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The Search for a 100ft wave


Over the next week, we will recount some epic, dangerous, death defying surf stories to get you in the mood for our next ten tenners event - Surf 'n' Turf (RSVP here).


For many years, the idea of a 100ft wave was considered a fisherman's tale told by the select few that had gone out to sea and survived an encounter with a wave that dwarfed their boat. Many people considered it an exaggeration. A myth. But stories of the 100ft wave still sent chills down sailors spines and kept many men confined to the safety of the shore.


Well, apart from a few nutters who decided to seek out a 100ft wave and, erm, surf it.


Searching for a Sea Monster



It started as a picture. In 2005, Dino Casimiro, a teacher in the fishing village of Nazaré, Portugal, snapped a photo of what he had long observed from the seaside cliffs: swells in the Atlantic the size of buildings, so feared and unpredictable it seemed everyone in town knew of someone who had been lost at sea. The image was as haunting as it was beautiful. A wave that appeared so big that it was the size of a cliff.


“I immediately thought that I need to do something,” Casimiro recalls in 100 Foot Wave, a documentary series on HBO.


That something was to email Garret McNamara, the man who surfed a Tsunami wave in Alaska, who had been on a ten year search for the elusive 100ft wave. McNamara travelled to Portugal to see if he could finally land his sea monster.


Nazare


Nazaré is unique. Waves the height of multistorey buildings regularly roll in throughout the Portuguese winter because of its unique geography. Below the surface is a huge ocean canyon, 125 miles long and three times as deep as the Grand Canyon.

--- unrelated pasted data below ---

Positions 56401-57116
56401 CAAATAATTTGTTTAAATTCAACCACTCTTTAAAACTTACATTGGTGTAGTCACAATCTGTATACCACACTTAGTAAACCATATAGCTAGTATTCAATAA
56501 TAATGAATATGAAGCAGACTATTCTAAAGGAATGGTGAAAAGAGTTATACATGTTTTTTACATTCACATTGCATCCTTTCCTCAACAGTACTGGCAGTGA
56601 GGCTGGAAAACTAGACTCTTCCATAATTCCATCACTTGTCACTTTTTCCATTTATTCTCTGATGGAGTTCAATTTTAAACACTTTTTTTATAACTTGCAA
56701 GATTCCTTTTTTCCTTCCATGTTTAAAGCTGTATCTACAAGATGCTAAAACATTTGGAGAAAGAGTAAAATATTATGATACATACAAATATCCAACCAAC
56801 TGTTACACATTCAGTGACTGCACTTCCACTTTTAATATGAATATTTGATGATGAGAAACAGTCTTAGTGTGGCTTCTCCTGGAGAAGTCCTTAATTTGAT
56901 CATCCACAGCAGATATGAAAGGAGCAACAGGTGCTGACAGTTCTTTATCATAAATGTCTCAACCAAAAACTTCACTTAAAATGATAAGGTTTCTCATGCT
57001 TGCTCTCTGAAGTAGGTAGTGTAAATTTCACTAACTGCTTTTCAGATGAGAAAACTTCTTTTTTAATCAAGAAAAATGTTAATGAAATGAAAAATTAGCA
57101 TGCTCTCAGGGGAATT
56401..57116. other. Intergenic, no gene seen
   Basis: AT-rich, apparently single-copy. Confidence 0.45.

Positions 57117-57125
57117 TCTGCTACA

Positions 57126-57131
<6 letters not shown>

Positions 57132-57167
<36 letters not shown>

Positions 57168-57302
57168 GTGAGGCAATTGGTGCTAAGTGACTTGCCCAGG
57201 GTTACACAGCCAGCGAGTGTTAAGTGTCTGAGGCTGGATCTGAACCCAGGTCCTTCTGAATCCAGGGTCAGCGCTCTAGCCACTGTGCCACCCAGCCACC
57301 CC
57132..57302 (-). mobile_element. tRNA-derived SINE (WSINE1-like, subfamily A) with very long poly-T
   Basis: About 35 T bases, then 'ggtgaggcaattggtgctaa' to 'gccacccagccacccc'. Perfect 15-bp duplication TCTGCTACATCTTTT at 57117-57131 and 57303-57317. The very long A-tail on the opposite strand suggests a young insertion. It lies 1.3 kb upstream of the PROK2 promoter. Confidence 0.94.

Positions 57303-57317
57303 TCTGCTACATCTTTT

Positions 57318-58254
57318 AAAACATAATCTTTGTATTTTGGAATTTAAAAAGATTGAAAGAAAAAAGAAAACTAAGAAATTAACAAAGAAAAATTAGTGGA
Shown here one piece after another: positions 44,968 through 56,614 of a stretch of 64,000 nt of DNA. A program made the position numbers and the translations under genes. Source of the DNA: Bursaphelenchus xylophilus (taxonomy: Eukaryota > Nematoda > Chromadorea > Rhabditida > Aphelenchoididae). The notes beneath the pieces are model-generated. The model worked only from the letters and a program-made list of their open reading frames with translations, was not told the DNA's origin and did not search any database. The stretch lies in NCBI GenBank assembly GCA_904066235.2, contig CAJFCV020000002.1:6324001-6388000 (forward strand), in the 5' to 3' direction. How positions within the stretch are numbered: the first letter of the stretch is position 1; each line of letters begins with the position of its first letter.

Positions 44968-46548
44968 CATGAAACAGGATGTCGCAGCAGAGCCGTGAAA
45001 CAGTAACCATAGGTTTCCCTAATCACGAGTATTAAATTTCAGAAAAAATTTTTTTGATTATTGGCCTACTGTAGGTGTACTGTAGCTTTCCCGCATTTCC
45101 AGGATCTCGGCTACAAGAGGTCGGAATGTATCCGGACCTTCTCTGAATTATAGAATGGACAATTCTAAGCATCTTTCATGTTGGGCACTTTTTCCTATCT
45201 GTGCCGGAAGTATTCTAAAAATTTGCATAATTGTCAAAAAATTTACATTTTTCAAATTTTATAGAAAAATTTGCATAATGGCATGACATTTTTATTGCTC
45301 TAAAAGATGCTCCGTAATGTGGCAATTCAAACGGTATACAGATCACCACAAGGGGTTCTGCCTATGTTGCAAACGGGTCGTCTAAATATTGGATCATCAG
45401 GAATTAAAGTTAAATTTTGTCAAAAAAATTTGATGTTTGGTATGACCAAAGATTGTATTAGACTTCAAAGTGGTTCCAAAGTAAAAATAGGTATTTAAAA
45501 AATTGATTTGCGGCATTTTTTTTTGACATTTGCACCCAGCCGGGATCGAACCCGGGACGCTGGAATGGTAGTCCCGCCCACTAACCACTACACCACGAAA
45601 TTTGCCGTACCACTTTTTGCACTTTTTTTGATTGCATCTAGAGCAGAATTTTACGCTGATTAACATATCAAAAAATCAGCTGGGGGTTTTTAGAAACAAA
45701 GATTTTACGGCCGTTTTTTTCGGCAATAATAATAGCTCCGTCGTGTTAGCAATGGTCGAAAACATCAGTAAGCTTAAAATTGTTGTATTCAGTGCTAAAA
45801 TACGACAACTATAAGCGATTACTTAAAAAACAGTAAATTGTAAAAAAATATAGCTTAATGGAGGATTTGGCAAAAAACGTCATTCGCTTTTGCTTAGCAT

Unlike the more famous big wave spots, Nazare produces chaotic, unpredictable and relentless waves. You are never safe when surfing a wave here. Every surfer who rides a wave here looks like a tiny speck on the side of Everest, often travelling at 50 miles an hour down the equivalent of a 10-storey building.


Oceans Everest


Footage from each big-wave season at Nazaré evinces the growing spotlight on the town of 10,000 residents, but the 100ft creature has remained, to date, elusive to the big-wave surfers including McNamara who decamp for Portugal each winter. Photos show that people have come pretty close - some even contest that they have surfed the 100ft wave.


The current official record is held by Sebastian Steudtner - a measly 86 feet. This is contested with some beliveing that Lucas Chianca surfed a 97.3 feet wave. But the search for the 100 ft wave goes on.



*For those of you joining us at Rest Bay you can be sure (bar the rapture) that you will not be the one to find the 100ft wave. Sorry about that. But the current forecast is good so expect to have a cracking time anyway. To join us RSVP here. Remember, if you sign up before 5pm on Saturday 13th April, you can win your surfboard and wetsuit hire!



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